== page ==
That's why you need to have a strategy for capturing attention and showcasing your work. Otherwise, attendees may be too engrossed in the main attraction to notice you.
As a photographer, one of the easiest ways to stand out at a local event is to utilize your talents and create fun photo ops for the attendees.
For example, let's say that your ideal clients love spending time on the beach and outdoors so you decide to sponsor or exhibit at a surfing event to expose the locals to your wedding and event photography services.
You could set up a mini photo tent where attendees come to get a free, cold lemonade and a photo with their friends and family next to an artistic surfboard.
Collect their email address so you can email them their photo and stay in touch. Remember to specifically ask for permission to send news, updates and other info by email.
After the event, email a link to download their photo link and continue marketing to them by email on a regular weekly or bi-monthly basis to generate new business.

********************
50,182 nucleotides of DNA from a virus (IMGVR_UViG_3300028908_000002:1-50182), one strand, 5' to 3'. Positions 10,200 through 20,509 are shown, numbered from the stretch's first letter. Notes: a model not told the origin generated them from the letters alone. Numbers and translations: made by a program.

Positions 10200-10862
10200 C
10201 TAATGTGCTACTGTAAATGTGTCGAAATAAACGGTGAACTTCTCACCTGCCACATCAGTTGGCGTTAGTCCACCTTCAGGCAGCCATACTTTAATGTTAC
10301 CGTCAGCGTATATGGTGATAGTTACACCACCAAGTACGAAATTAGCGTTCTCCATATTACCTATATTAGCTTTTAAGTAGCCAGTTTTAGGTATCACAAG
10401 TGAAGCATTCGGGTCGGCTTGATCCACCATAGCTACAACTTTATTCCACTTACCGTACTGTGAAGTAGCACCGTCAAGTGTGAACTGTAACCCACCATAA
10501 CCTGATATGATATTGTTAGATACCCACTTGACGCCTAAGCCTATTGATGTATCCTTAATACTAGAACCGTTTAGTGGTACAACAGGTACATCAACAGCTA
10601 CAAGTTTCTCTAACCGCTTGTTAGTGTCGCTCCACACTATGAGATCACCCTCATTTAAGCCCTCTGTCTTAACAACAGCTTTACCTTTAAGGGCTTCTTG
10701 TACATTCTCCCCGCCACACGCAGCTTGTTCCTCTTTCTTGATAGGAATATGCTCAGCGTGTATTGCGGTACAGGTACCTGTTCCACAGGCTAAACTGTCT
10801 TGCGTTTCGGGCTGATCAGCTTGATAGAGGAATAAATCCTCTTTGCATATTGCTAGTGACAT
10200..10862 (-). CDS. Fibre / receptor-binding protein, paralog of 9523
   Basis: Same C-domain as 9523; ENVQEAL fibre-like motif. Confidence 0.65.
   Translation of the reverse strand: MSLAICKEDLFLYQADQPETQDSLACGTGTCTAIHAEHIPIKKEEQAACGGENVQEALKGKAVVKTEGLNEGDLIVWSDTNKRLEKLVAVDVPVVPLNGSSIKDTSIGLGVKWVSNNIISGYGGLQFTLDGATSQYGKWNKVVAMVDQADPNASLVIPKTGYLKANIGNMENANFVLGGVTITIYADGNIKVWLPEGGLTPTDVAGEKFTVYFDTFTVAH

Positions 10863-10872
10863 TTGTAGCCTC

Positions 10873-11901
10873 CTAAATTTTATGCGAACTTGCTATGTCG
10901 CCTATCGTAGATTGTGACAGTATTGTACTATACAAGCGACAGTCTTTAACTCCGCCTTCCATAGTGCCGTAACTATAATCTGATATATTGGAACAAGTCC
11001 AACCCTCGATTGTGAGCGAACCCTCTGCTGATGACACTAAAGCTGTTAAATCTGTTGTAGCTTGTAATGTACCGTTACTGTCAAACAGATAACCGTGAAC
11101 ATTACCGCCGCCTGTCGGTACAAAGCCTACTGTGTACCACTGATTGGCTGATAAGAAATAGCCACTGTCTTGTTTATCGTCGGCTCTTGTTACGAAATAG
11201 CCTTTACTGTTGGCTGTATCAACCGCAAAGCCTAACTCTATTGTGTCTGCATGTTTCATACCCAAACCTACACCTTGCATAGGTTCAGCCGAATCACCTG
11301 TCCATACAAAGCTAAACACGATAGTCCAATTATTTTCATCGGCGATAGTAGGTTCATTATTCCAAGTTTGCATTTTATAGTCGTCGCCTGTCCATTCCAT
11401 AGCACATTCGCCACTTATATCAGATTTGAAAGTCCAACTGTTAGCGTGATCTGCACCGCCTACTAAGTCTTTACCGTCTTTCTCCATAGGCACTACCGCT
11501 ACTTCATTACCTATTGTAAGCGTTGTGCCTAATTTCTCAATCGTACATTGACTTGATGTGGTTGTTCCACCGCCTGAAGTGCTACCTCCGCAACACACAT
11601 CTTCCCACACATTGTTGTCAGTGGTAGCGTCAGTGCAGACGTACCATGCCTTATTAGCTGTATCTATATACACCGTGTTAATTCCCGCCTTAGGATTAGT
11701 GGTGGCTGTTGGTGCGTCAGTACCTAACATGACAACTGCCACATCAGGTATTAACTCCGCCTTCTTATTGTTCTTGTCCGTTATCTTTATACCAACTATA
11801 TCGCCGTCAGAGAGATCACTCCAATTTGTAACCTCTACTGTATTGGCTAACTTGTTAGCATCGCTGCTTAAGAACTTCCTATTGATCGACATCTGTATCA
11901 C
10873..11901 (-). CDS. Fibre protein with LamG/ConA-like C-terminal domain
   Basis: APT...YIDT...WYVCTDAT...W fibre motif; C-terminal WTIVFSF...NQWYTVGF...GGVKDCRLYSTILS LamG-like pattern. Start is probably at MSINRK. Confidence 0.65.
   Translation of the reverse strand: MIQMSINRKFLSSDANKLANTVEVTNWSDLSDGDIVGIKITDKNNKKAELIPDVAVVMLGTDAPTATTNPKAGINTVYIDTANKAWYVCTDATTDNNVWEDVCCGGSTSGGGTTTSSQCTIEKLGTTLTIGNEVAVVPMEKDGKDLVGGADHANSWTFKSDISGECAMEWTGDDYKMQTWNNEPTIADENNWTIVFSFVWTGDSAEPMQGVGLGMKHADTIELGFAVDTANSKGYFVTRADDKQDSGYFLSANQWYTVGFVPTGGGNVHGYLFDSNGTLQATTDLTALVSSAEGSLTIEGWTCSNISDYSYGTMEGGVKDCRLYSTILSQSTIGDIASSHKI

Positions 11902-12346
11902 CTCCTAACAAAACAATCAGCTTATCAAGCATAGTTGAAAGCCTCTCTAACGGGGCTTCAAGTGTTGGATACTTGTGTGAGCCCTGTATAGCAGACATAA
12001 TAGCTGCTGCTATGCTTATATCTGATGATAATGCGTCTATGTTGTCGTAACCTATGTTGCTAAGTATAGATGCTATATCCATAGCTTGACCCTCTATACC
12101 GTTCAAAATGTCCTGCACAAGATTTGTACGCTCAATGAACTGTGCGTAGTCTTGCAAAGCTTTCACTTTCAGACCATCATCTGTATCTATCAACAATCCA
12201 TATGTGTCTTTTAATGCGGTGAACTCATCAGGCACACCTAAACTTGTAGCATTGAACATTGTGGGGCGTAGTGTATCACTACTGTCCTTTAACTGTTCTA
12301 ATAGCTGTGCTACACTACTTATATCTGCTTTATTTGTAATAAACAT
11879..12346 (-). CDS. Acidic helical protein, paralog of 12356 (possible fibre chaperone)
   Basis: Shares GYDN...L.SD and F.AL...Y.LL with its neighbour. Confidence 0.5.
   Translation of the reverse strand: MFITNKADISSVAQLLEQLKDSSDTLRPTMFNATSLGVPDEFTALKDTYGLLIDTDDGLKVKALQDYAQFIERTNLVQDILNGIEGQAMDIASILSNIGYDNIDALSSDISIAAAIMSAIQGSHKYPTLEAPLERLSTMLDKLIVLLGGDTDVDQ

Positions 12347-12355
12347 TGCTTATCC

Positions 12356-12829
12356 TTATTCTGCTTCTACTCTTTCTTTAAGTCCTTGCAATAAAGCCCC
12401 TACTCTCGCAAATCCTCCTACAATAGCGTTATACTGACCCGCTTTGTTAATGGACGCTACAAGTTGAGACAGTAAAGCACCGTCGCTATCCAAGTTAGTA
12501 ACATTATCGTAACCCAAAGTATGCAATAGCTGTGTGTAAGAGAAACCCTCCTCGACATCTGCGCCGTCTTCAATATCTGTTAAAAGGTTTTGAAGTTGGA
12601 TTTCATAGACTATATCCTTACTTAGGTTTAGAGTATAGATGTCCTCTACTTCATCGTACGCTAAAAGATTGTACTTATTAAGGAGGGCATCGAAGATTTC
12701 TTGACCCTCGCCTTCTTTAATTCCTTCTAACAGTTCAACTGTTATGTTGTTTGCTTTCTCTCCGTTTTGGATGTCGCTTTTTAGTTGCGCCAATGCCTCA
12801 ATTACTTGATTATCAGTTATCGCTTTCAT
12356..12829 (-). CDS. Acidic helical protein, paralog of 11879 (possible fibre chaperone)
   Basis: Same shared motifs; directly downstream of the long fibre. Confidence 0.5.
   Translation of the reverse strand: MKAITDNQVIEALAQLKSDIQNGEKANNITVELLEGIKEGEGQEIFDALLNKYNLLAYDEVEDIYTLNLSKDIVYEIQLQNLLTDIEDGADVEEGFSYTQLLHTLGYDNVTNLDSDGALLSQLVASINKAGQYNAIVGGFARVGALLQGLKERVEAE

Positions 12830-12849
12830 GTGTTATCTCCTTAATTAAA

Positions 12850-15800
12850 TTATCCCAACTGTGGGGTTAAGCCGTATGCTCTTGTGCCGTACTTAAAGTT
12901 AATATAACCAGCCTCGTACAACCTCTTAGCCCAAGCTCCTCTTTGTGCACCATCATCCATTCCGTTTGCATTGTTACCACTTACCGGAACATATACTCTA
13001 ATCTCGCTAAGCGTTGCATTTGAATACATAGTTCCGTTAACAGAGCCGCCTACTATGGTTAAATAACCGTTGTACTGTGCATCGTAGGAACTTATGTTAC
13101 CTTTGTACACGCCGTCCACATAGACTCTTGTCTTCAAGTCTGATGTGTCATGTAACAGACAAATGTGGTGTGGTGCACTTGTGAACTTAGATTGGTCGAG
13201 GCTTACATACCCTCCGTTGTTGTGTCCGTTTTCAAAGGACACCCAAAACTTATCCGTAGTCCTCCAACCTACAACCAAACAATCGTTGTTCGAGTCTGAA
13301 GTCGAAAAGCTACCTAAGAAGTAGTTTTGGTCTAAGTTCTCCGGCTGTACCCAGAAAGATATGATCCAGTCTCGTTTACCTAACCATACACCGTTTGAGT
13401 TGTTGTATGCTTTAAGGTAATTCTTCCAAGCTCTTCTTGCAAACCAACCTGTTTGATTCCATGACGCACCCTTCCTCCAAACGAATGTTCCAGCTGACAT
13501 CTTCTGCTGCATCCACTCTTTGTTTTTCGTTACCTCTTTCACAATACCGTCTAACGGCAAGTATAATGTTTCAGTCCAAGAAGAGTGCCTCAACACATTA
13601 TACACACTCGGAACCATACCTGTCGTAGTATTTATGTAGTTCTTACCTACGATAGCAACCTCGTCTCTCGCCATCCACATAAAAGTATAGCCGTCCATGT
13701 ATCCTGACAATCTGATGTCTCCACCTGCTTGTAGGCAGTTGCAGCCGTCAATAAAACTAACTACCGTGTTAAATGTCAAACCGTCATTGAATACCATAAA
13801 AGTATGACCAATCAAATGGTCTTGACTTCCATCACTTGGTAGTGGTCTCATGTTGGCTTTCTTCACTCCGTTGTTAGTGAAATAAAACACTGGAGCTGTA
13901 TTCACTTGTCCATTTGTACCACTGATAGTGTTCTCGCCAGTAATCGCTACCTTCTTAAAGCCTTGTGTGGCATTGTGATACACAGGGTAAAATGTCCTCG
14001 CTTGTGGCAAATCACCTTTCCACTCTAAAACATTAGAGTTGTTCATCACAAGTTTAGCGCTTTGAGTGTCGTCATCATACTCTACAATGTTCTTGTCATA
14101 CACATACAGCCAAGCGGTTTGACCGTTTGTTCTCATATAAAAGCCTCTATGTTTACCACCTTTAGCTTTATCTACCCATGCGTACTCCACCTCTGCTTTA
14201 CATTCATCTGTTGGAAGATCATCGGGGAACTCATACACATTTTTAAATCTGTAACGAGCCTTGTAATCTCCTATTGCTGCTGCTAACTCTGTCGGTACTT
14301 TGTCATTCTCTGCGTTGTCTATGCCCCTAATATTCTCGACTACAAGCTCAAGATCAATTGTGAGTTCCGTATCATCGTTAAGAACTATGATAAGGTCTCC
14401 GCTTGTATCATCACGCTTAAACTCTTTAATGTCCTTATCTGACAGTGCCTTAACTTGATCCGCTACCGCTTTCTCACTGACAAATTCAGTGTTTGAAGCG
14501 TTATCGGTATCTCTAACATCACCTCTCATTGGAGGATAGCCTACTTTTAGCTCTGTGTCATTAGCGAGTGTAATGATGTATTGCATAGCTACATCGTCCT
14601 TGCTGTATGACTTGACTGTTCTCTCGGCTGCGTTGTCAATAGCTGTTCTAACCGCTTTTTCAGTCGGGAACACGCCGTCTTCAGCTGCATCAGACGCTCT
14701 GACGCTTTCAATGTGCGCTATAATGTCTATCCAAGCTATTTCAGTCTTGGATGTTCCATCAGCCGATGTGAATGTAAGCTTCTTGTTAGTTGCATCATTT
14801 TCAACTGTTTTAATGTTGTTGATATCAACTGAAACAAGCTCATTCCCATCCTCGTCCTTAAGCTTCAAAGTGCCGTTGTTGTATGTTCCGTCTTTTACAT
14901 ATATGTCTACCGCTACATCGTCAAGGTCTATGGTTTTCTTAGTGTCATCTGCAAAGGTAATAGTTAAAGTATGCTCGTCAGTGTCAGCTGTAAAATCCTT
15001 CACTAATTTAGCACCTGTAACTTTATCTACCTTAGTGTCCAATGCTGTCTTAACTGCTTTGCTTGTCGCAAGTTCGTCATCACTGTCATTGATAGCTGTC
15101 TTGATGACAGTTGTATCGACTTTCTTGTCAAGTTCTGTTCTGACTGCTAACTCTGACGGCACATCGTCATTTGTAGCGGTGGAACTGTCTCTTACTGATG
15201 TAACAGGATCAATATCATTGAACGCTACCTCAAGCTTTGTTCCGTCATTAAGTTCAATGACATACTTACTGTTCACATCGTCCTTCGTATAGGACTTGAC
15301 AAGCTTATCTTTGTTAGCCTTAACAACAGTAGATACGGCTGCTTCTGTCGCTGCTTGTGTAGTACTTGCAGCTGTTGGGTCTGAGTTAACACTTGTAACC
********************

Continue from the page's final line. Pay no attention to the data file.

If your clients love neighborhood fairs and city 'tastes', you can set up a cute Kissing Booth for couples, babies, pets, families and more.
Since most of these are hosted during the Spring and Summer months during your busy season, you can enlist the help of a second shooter to handle the event. Then, follow the steps I outlined previously collect email addresses and stay in touch post-event.
This allows you to keep up your marketing throughout your hectic time, ensuring you have fresh leads heading into the slower months.
6. Turn Holidays into Pay Days